• The Mean Season is about a journalist named Malcolm Anderson who is a crime reporter in the Miami Journal. He goes to investigate a crime scene then reports on it. He quickly becomes involved with the murder when the killer begins to call him. The killer wants attention and decides to contact Malcolm so he can write about him in the papers. Malcolm and his girlfriend get harassed by this killer with his constant calls and the killer then kidnaps the girlfriend when she gets out of work. In the end, all is good and everyone is safe. The killer is eventually killed. I learned that if you are a reporter you can sometimes be put into sticky situations even if you do not plan on it. You get involved with the things and people you write about. Being a journalist can be very dangerous and you need to make sure you know all of the facts before you write about it because sometimes your sources might lie to you.

  • Movie Night Wednesday on September 26 featured a movie called The Mean Season. The film started out seemingly normal with a reporter for a Miami newspaper named Malcolm Anderson. Just as Malcolm is ready to leave the newspaper his boss assigned him one last murder story-which is the last thing he wants. The reporter becomes tangled up in a sticky situation. The murdered from the last article he wrote begins to call him. After multiple articles on the strange calls are written, requested by the caller, the situation intensifies. The murderer kidnaps Malcolm Anderson’s girlfriend. When Malcolm and police attempt to chase the criminal they discover a body with his face shot off by a river. That night the murderer shows up at the house Malcolm and his girlfriend are at in efforts to persuade Malcolm to write more articles on him. In the end, Malcolm shoots the murderer.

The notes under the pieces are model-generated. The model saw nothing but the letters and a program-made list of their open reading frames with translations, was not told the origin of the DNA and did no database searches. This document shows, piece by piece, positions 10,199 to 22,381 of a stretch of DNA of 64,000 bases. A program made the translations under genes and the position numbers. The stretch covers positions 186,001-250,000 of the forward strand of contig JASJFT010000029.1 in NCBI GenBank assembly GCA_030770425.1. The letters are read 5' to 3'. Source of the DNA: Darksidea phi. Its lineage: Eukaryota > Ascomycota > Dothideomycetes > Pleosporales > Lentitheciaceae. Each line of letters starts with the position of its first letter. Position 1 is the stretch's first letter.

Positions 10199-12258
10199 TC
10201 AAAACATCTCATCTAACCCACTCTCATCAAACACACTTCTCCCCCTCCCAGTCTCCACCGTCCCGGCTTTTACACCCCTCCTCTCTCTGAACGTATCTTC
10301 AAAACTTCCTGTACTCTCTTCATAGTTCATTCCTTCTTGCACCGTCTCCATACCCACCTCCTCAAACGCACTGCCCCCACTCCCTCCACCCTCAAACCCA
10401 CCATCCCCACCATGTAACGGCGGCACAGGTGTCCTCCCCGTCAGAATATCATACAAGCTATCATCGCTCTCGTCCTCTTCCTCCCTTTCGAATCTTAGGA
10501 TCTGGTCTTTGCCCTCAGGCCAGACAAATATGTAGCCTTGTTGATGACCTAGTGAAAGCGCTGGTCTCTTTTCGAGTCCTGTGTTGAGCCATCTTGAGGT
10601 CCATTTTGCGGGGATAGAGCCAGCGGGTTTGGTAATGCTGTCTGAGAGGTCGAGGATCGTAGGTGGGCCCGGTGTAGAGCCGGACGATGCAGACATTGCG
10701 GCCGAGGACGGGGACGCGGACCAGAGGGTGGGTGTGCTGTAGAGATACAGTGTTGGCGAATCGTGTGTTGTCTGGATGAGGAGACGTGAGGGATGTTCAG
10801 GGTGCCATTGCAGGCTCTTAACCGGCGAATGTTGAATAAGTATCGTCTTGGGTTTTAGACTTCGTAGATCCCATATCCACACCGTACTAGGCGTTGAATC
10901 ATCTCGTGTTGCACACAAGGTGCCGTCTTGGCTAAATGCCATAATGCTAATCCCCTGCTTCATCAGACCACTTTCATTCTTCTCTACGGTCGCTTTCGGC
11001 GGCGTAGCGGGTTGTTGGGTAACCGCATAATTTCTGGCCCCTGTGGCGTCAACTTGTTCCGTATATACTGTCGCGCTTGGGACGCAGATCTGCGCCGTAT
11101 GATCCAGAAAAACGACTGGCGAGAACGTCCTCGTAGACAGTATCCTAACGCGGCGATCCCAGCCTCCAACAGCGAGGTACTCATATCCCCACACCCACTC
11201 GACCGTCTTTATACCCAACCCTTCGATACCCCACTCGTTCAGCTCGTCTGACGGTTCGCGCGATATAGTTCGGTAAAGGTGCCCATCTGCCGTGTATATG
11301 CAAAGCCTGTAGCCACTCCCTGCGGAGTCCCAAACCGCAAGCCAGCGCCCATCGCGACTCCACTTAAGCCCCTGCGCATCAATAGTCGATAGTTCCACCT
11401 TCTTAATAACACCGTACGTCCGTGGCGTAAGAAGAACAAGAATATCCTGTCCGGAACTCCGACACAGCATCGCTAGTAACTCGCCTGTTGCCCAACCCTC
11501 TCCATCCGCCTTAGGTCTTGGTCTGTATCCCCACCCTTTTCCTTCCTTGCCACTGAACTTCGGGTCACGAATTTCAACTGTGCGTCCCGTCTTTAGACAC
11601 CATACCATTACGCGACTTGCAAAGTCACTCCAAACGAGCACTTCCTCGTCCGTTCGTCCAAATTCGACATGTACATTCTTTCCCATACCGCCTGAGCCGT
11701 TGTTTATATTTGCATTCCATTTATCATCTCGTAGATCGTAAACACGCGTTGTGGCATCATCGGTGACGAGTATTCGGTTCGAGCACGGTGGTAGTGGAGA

Despite the fact that the movie got extremely cheesy in the intense action scenes, I thought it was overall a good film.

  • Anderson is a reporter for a newspaper in Miami. He has spent years covering the worst crimes in the area. He makes a promise to his girlfriend that they will move away, but he breaks this promise as he begins to cover a serial killer.
    The stories become to life when the killer begins to contact Anderson personally. The calls begin at his work phone but progress to the point of the killer contacting him on his home phone. The lines between writing the story and being the story begin to blur.
    The calls continue and the killer reminds Anderson that no one is safe from him. He must try to stay calm to make an attempt to minimize harm. When he is concerned his girlfriend is in danger, he races off to find her. Before he can reach her, she is kidnapped by the killer.